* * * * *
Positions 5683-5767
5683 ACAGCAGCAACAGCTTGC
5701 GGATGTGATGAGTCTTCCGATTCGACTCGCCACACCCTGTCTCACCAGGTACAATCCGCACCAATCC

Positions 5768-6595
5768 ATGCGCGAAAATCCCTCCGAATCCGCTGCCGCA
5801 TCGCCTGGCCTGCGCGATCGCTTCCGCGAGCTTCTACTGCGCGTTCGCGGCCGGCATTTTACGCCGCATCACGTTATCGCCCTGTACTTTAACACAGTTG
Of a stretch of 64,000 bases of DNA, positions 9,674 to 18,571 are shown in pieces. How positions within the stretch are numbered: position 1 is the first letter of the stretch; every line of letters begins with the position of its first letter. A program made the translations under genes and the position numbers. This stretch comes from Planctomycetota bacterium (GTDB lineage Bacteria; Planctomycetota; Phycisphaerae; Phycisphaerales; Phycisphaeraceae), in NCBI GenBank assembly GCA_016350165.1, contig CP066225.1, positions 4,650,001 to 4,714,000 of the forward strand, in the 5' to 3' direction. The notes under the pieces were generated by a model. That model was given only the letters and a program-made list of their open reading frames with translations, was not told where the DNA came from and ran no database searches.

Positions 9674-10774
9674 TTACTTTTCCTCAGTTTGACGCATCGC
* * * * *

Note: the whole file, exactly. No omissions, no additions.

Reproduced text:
Positions 5683-5767
5683 ACAGCAGCAACAGCTTGC
5701 GGATGTGATGAGTCTTCCGATTCGACTCGCCACACCCTGTCTCACCAGGTACAATCCGCACCAATCC

Positions 5768-6595
5768 ATGCGCGAAAATCCCTCCGAATCCGCTGCCGCA
5801 TCGCCTGGCCTGCGCGATCGCTTCCGCGAGCTTCTACTGCGCGTTCGCGGCCGGCATTTTACGCCGCATCACGTTATCGCCCTGTACTTTAACACAGTTG
Of a stretch of 64,000 bases of DNA, positions 9,674 to 18,571 are shown in pieces. How positions within the stretch are numbered: position 1 is the first letter of the stretch; every line of letters begins with the position of its first letter. A program made the translations under genes and the position numbers. This stretch comes from Planctomycetota bacterium (GTDB lineage Bacteria; Planctomycetota; Phycisphaerae; Phycisphaerales; Phycisphaeraceae), in NCBI GenBank assembly GCA_016350165.1, contig CP066225.1, positions 4,650,001 to 4,714,000 of the forward strand, in the 5' to 3' direction. The notes under the pieces were generated by a model. That model was given only the letters and a program-made list of their open reading frames with translations, was not told where the DNA came from and ran no database searches.

Positions 9674-10774
9674 TTACTTTTCCTCAGTTTGACGCATCGC